All fellows will spend three months on an active Transplant ID (TxID) service during their clinical year of training. The clinical service is staffed by 11 core faculty committed to training ID fellows in the care of immunocompromised hosts. Duke is a high-volume solid organ and hematopoietic stem cell transplant center with continued growth anticipated. Trainees receive intensive clinical exposure to a growing population of immunocompromised hosts including:
Solid organ transplant (SOT) recipients
Hematopoietic stem cell transplant (HSCT) recipients
Patients with hematologic malignancy receiving chemotherapy
Ventricular assist device recipients
There are two options available for advanced training in Transplant ID. The first is one-year of training for trainees who have already completed two years of an accredited ID fellowship program. This includes rounding on the Transplant ID service for 6 months as well as dedicated time for an independent research project (6 months). The second option is a three-year training program on our NIAID sponsored T32 Transplant ID Training Grant (AI100851), the purpose of which is to train physician-scientists in the care of transplant / immunocompromised hosts (ICH) and innovative methods of scientific research in this population. Trainees on this track will spend 6 months on the Transplant ID clinical service during their second year and the remaining 2.5 years performing clinical or basic science research focused on transplant/ICH. Trainees in both tracks will have one half-day of TxID clinic per week.
Duke offers an exceptional environment and outstanding institutional resources for unparalleled training in TxID, including in infection prevention, clinical care, and research. We are committed to training the next generation of physician scientists who will ultimately advance the field of TxID and improve outcomes for the vulnerable and complex immunocompromised host.
Barbara D. Alexander, MD, MHS, DIrector, TxID Service and TxID Fellowship Programs
Transplant ID trainees receive formal instruction on fundamental concepts in the art and science of transplantation including: immunobiology of transplantation; pharmacology of immunosuppressive therapy; advances in therapy and diagnostic guidelines; scientific writing; research design; and ethical and regulatory issues. Trainees will pursue transdisciplinary research in one of four areas of emphasis: 1) microbial epidemiology & pathogenesis, 2) host susceptibility & response to infection, 3) medical management & treatment outcomes or 4) laboratory medicine. Strong mentoring relationships are key to our trainees’ success; careful selection of mentors and research advisory committee members are the cornerstone for fostering productive mentor/mentee partnerships in our program.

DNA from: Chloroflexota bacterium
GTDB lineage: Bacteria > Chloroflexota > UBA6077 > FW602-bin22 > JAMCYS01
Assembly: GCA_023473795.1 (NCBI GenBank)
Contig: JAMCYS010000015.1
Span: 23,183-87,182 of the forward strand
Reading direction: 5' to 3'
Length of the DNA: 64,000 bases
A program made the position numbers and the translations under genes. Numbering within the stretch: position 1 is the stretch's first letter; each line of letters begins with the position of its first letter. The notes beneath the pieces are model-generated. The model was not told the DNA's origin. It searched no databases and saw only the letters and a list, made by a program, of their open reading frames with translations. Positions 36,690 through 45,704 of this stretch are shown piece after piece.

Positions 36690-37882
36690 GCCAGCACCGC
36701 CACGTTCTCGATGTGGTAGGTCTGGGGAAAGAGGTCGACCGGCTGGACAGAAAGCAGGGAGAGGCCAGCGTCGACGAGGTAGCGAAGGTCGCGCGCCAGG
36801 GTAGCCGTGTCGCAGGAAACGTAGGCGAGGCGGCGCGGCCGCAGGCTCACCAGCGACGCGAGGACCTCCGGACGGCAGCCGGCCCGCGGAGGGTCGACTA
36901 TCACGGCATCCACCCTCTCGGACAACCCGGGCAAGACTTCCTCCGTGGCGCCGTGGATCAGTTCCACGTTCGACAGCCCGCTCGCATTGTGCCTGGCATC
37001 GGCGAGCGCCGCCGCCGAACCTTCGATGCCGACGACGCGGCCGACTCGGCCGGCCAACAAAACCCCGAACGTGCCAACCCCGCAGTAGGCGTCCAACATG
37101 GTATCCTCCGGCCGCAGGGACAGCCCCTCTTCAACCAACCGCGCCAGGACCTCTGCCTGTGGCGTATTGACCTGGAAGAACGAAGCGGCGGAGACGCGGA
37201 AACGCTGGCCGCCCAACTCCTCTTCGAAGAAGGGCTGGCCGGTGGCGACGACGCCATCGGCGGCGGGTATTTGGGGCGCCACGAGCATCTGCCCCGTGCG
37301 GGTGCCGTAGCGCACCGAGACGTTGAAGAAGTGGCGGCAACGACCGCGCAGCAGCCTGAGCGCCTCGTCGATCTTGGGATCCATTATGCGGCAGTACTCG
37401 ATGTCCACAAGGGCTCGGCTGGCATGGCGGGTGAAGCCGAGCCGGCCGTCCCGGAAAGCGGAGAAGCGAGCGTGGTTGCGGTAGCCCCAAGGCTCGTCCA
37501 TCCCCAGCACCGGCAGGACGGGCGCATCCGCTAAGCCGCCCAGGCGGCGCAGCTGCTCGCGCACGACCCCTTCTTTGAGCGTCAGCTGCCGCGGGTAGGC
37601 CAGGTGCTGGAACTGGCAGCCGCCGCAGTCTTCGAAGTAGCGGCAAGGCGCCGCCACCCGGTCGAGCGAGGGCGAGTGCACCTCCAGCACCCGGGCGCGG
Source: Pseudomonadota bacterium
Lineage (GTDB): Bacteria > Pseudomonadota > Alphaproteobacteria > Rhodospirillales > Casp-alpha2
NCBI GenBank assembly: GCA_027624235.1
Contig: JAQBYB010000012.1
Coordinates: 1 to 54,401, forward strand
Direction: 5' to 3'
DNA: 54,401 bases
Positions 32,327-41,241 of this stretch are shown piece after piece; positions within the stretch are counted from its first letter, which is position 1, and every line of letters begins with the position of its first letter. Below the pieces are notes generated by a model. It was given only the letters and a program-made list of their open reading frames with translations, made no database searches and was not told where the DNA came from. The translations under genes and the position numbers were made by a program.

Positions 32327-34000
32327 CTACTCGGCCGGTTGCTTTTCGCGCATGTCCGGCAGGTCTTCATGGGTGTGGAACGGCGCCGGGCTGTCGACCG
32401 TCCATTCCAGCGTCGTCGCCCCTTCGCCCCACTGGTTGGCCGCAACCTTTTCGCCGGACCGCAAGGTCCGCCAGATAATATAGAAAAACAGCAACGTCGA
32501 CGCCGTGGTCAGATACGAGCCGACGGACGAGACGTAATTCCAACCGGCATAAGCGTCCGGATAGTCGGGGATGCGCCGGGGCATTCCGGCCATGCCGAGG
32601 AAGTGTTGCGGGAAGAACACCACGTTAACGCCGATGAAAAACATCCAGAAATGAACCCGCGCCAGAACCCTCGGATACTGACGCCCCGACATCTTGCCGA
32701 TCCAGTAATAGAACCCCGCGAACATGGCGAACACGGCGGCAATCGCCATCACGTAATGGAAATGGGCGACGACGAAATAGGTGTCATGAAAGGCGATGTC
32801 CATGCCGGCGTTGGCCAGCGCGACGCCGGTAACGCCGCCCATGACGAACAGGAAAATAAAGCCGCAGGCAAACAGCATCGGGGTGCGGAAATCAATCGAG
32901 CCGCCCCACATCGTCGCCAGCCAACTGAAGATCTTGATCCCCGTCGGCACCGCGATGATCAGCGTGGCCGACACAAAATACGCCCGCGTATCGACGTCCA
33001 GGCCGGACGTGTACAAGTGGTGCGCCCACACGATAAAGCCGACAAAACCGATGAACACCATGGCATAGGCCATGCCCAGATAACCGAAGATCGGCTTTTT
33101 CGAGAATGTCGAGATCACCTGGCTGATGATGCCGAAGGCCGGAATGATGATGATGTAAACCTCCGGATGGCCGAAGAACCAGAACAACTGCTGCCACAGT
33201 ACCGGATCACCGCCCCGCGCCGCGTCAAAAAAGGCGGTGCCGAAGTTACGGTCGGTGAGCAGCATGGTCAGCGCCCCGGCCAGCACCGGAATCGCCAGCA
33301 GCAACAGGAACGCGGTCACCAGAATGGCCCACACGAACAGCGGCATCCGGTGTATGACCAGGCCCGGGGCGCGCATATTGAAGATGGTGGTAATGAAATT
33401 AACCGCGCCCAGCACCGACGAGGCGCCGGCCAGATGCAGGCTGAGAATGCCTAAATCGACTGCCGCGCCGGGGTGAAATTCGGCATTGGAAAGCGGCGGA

26 faculty with primary appointments in six departments participate in the Transplant ID Training Program.
Current and Former Transplant ID Trainees
Arthur W. Baker, MD, MPH (July 2014-June 2016)
Research Focus: Epidemiology of hospital-acquired infections in transplant populations, including surgical site and mycobacterial infections
Julia A. Messina, MD, MSc (July 2015-June 2018)
Research Focus: The gut microbiome and risk for enterococcal bloodstream infection in acute leukemic and HSCT recipients
Marion Hemmersbach-Miller, MD, PhD (July 2016-June 2019)
Research Focus: Outcomes and infectious complications following kidney transplantation in older adults.
Julie Steinbrink, MD (July 2018-June 2021)
Research Focus: Development of biomarker-based diagnostics for acute infections in immunocompromised hosts.
Emily Eichenberger, MD (July 2019-present)
Research Focus: Host immune response in transplant recipients with bacterial bloodstream infection.